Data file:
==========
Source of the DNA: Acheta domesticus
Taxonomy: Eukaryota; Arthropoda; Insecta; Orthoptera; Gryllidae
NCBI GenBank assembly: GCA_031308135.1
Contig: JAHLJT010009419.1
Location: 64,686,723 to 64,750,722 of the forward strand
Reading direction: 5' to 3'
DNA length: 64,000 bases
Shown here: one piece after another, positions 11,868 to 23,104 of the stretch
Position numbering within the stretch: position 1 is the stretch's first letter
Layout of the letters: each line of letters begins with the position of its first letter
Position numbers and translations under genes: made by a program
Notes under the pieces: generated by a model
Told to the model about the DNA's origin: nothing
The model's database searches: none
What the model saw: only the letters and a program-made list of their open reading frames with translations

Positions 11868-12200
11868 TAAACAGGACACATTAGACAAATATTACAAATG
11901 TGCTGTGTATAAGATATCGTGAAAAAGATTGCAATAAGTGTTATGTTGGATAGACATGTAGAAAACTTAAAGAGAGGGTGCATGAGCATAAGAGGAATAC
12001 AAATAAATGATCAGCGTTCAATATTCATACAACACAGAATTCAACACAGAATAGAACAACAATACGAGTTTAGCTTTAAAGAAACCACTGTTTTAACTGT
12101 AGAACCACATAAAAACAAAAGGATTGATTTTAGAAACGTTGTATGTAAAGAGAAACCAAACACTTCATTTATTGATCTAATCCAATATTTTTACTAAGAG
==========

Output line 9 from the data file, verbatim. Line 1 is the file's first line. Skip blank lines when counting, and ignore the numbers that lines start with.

Position numbering within the stretch: position 1 is the stretch's first letter